Irish History Online Help
A how-to guide about using Irish History Online.
Entering more than one search term narrows your search. The fewer search terms entered, the more records you are likely to find.
Troubleshooting: Clear the search screen before each new search by selecting the 'reset' button.
If the 'back to search' button on the toolbar doesn't work, try changing to Chrome as your internet browser.
If the look-up navigation feature within record reports doesn't work, try using Chrome as your browser.
When searching for surnames, particularly if variant spellings of the name are common, it may be useful to abbreviate the search term using an asterisk. Thus, for example, a search for McKeo* will find both McKeown and McKeon. Be aware that 'Mac' and 'Mc' surnames are not interchangeable in a database search, and you may need to search for variant forms. A search for McCarthy will not find the variant forms MacCarthy or Mc Carthy or Mac Carthy. Authors, editors, compilers, translators, etc., may all be searched for in the same way.
Many authors have published under variant forms of their names, sometimes using initials in place of forenames. IHO aspires to list each name under one standard form, guided by the Library of Congress name authority files where relevant and appropriate.
HINT: for quicker and more reliable searching use ampersand (&) to combine parts of a name, and use an asterisk (*) to abbreviate a name that you are unsure about.
Example: to find both R. C. Simington and Robert C. Simington: enter Simington&R* in the name field. This will find all Simingtons with the initial R, regardless of whether the forename is given as initials, R. C., or more fully as Robert C, or any other form. (However, such a search would also find other Simingtons with a forename beginning with 'R'.)
Some people are known by their second forename, but publish under their initials, so when searching the database it is useful to be aware that names are entered in the following style:
Example 1: R. V. Comerford, known as Vincent Comerford. The name is entered in this database in the form: Comerford, R. V. (Richard Vincent).
Example 2: J. J. Lee, known as Joe Lee. The name is entered in this database in the form: Lee, J. J. (John Joseph), 1942-.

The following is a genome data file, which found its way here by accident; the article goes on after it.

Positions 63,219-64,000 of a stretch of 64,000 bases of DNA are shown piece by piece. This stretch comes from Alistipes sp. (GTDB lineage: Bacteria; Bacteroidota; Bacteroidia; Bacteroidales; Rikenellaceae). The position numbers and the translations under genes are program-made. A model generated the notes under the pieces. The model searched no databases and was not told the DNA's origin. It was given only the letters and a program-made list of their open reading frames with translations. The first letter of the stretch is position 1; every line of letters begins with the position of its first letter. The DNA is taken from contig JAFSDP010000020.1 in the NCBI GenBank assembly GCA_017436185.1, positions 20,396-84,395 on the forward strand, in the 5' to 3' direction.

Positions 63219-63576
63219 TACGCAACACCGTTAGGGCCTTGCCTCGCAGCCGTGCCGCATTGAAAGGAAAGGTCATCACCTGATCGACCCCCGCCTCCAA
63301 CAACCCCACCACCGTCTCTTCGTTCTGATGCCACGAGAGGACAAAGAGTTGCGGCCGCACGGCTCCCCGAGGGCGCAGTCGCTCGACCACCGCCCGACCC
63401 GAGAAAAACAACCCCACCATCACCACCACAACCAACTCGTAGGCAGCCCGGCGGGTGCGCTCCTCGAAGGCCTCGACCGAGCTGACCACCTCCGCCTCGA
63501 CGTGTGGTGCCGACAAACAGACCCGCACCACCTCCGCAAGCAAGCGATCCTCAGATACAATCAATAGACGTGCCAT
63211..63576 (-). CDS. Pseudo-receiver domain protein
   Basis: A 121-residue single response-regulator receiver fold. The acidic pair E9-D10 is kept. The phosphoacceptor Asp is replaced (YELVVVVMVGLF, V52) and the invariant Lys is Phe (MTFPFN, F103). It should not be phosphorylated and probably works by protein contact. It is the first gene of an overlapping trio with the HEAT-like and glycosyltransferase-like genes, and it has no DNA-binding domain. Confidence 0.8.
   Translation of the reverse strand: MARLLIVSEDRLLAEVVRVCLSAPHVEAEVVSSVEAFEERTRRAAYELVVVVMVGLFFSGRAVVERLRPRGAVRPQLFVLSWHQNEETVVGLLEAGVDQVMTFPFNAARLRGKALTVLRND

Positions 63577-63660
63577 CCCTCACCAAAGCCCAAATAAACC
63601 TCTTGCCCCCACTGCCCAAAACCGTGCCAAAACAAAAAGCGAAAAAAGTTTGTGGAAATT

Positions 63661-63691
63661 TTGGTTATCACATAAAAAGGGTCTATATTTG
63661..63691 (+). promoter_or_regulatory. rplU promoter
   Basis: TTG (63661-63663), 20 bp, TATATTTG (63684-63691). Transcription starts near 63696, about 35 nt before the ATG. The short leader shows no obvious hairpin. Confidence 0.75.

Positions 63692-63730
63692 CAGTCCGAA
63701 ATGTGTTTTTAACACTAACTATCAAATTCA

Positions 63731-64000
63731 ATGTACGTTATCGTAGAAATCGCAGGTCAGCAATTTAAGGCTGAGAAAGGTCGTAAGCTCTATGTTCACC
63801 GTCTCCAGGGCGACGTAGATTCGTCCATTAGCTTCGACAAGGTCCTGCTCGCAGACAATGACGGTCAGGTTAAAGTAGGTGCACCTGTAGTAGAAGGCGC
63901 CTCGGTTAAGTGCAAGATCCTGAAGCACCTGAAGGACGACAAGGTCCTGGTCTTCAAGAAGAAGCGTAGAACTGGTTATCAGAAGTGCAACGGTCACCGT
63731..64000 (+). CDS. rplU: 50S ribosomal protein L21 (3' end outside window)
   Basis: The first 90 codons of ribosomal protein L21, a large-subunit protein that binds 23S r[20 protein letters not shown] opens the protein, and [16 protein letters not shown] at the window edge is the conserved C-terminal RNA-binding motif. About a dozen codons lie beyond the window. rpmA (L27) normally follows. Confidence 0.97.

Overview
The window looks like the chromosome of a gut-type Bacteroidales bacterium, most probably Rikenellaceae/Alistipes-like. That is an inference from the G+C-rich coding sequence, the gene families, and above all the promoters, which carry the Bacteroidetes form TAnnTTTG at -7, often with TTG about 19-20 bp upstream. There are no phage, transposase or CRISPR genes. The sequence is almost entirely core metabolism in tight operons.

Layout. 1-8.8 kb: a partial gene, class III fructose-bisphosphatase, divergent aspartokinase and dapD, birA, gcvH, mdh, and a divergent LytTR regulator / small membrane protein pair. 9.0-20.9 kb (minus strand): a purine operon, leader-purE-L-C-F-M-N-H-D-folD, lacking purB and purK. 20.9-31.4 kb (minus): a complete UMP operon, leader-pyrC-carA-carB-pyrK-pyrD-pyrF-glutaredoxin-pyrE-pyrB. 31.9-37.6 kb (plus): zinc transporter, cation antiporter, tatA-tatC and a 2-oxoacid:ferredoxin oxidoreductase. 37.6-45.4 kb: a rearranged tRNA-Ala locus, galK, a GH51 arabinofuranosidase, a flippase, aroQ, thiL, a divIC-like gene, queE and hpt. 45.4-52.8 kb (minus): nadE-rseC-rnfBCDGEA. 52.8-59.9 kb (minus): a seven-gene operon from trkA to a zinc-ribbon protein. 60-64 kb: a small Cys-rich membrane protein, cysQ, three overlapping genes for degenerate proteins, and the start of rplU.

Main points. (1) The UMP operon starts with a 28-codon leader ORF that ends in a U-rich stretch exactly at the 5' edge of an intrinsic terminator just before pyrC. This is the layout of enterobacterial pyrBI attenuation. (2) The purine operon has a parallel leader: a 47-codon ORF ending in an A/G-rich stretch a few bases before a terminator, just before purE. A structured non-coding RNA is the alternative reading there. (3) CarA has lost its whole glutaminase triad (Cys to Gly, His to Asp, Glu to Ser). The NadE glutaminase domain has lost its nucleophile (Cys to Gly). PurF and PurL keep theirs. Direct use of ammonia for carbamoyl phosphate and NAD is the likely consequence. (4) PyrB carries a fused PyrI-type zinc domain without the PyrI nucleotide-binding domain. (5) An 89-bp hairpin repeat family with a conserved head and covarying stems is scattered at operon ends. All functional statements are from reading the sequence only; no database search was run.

In a title search, you may combine keywords rather than entering a full title. This is useful if you do not know the exact title. For example, if searching for: A catalogue of the maps of the estates of the archbishops of Dublin : 1654-1850 (Dublin, 2000), a search in the title field for the combined keywords archbishops&estates will suffice. This will find any title that contains both the keywords 'archbishops' and 'estates'. Combined search terms may also be abbreviated using asterisks: archbish*&estate*.
The subject classification system essentially takes the form of a keyword index. A full A-Z list of subject search terms can be accessed using the 'browse' feature.
Person as subject search
Standardized forms of personal names are used in this field. To browse a full A-Z list of names used in the 'person as subject' field, use the ‘browse’ feature.
Date of publication
To limit a search by year of publication, enter a year in the 'exact date' search box within 'date of publication' field. This field contains data for year only. Searches for month or day of publication will not retrieve results.
To search for a range of publication dates, for example books published between 1936 and 1938, enter 1936 in the 'Between' search box and 1938 in the 'and' search box within the 'date of publication' field. These fields contain data for year only. Searches for month or day of publication will not retrieve results.
Dates of theses completed
The date given in the 'date of publication' field in respect of unpublished theses is not a normal 'publication' date. The date given in this IHO database in respect of theses completed is normally the year as shown on the title page of the thesis as deposited in the relevant university library. However, bibliographic data in respect of theses is sometimes derived from lists that may have given the date the degree was awarded, rather than the date of completion, and we have not yet verified all such dates. It is not unusual for the degree awarding ceremony to take place in a year subsequent to the date of submission of the thesis.
If you have queries about searching the database, please email us at email@example.com
This page last updated 25 September 2019